Nov 16, 2021

Competing quantum interactions enable single molecules to stand up

Posted by in categories: computing, nanotechnology, quantum physics

Nanoscale machinery has many uses, including drug delivery, single-atom transistor technology, or memory storage. However, the machinery must be assembled at the nanoscale, which is a considerable challenge for researchers.

For nanotechnology engineers the ultimate goal is to be able to assemble functional machinery part-by-part at the nanoscale. In the macroscopic world, we can simply grab items to assemble them. It is not impossible to “grab” single anymore, but their quantum nature makes their response to manipulation unpredictable, limiting the ability to assemble molecules one by one. This prospect is now a step closer to reality, thanks to an international effort led by the Research Centre Jülich of the Helmholtz society in Germany, including researchers from the Department of Chemistry at the University of Warwick.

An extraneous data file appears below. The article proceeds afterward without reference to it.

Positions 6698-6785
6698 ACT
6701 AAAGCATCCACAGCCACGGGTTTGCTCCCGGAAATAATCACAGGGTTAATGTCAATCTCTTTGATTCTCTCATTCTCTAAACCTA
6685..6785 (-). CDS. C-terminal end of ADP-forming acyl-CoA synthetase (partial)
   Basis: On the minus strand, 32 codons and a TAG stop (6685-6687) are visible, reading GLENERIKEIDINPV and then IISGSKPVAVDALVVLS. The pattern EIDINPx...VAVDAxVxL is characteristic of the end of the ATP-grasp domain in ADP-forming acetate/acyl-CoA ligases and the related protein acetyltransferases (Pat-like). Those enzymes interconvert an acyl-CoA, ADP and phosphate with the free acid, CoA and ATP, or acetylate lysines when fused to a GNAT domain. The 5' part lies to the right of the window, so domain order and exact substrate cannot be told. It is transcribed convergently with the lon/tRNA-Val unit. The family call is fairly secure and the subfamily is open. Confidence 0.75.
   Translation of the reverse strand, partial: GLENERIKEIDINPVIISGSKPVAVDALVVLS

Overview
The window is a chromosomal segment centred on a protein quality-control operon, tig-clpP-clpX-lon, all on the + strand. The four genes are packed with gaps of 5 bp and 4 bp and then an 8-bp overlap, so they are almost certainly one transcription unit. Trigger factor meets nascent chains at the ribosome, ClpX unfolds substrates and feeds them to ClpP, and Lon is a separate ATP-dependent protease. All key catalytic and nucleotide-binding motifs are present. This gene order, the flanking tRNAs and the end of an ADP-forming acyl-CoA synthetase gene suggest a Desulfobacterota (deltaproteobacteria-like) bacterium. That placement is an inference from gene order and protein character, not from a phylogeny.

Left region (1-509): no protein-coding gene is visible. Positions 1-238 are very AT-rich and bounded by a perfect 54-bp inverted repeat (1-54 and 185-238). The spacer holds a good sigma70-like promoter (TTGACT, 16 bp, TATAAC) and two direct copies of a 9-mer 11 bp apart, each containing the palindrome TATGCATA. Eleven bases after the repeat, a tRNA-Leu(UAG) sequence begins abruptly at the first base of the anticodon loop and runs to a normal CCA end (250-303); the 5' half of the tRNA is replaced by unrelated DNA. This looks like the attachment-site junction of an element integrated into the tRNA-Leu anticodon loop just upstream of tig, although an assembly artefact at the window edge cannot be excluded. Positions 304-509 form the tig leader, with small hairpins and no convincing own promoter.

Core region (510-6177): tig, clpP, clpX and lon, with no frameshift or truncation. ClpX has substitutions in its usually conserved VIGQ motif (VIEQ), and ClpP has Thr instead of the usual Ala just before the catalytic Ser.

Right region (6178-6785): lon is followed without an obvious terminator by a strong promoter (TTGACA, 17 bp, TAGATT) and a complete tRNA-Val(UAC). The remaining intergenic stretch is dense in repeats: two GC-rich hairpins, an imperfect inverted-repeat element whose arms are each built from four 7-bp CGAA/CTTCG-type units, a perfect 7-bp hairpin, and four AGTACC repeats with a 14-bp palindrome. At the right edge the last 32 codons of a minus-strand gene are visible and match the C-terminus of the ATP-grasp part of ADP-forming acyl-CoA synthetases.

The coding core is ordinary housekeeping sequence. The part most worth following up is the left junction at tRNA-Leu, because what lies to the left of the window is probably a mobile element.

In the paper, “The stabilization potential of a standing molecule,” published today, 10 November 2021 in the journal Science Advances, an international team of researchers has been able to reveal the generic stabilization mechanism of a single standing molecule, which can be used in the rational and of three-dimensional at surfaces.

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